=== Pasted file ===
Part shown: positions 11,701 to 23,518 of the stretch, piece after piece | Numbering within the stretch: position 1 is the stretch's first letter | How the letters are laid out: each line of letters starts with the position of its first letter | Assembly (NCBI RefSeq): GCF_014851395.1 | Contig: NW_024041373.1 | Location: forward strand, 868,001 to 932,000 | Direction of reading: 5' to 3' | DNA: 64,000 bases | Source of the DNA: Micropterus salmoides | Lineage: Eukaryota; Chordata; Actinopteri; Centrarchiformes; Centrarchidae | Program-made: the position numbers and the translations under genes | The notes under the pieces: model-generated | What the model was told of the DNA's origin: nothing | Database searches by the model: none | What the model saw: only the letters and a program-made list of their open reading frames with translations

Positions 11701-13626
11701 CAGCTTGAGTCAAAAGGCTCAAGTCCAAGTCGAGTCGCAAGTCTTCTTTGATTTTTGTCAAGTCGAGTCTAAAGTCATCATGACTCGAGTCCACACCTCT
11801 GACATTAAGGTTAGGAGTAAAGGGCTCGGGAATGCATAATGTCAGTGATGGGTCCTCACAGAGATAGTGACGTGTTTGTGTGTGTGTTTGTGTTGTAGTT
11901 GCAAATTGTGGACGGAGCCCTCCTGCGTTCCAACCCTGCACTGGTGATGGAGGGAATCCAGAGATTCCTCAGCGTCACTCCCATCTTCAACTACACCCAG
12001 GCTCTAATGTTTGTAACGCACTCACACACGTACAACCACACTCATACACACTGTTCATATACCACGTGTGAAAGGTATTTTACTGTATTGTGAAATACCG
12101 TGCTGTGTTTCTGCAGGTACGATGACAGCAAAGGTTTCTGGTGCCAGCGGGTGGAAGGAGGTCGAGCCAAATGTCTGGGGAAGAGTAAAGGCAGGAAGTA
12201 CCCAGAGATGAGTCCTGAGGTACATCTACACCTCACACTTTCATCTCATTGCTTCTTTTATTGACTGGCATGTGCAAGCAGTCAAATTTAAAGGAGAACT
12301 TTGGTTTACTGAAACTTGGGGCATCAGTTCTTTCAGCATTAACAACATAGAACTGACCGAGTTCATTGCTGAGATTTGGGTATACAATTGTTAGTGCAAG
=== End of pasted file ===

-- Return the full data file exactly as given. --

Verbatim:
Part shown: positions 11,701 to 23,518 of the stretch, piece after piece | Numbering within the stretch: position 1 is the stretch's first letter | How the letters are laid out: each line of letters starts with the position of its first letter | Assembly (NCBI RefSeq): GCF_014851395.1 | Contig: NW_024041373.1 | Location: forward strand, 868,001 to 932,000 | Direction of reading: 5' to 3' | DNA: 64,000 bases | Source of the DNA: Micropterus salmoides | Lineage: Eukaryota; Chordata; Actinopteri; Centrarchiformes; Centrarchidae | Program-made: the position numbers and the translations under genes | The notes under the pieces: model-generated | What the model was told of the DNA's origin: nothing | Database searches by the model: none | What the model saw: only the letters and a program-made list of their open reading frames with translations

Positions 11701-13626
11701 CAGCTTGAGTCAAAAGGCTCAAGTCCAAGTCGAGTCGCAAGTCTTCTTTGATTTTTGTCAAGTCGAGTCTAAAGTCATCATGACTCGAGTCCACACCTCT
11801 GACATTAAGGTTAGGAGTAAAGGGCTCGGGAATGCATAATGTCAGTGATGGGTCCTCACAGAGATAGTGACGTGTTTGTGTGTGTGTTTGTGTTGTAGTT
11901 GCAAATTGTGGACGGAGCCCTCCTGCGTTCCAACCCTGCACTGGTGATGGAGGGAATCCAGAGATTCCTCAGCGTCACTCCCATCTTCAACTACACCCAG
12001 GCTCTAATGTTTGTAACGCACTCACACACGTACAACCACACTCATACACACTGTTCATATACCACGTGTGAAAGGTATTTTACTGTATTGTGAAATACCG
12101 TGCTGTGTTTCTGCAGGTACGATGACAGCAAAGGTTTCTGGTGCCAGCGGGTGGAAGGAGGTCGAGCCAAATGTCTGGGGAAGAGTAAAGGCAGGAAGTA
12201 CCCAGAGATGAGTCCTGAGGTACATCTACACCTCACACTTTCATCTCATTGCTTCTTTTATTGACTGGCATGTGCAAGCAGTCAAATTTAAAGGAGAACT
12301 TTGGTTTACTGAAACTTGGGGCATCAGTTCTTTCAGCATTAACAACATAGAACTGACCGAGTTCATTGCTGAGATTTGGGTATACAATTGTTAGTGCAAG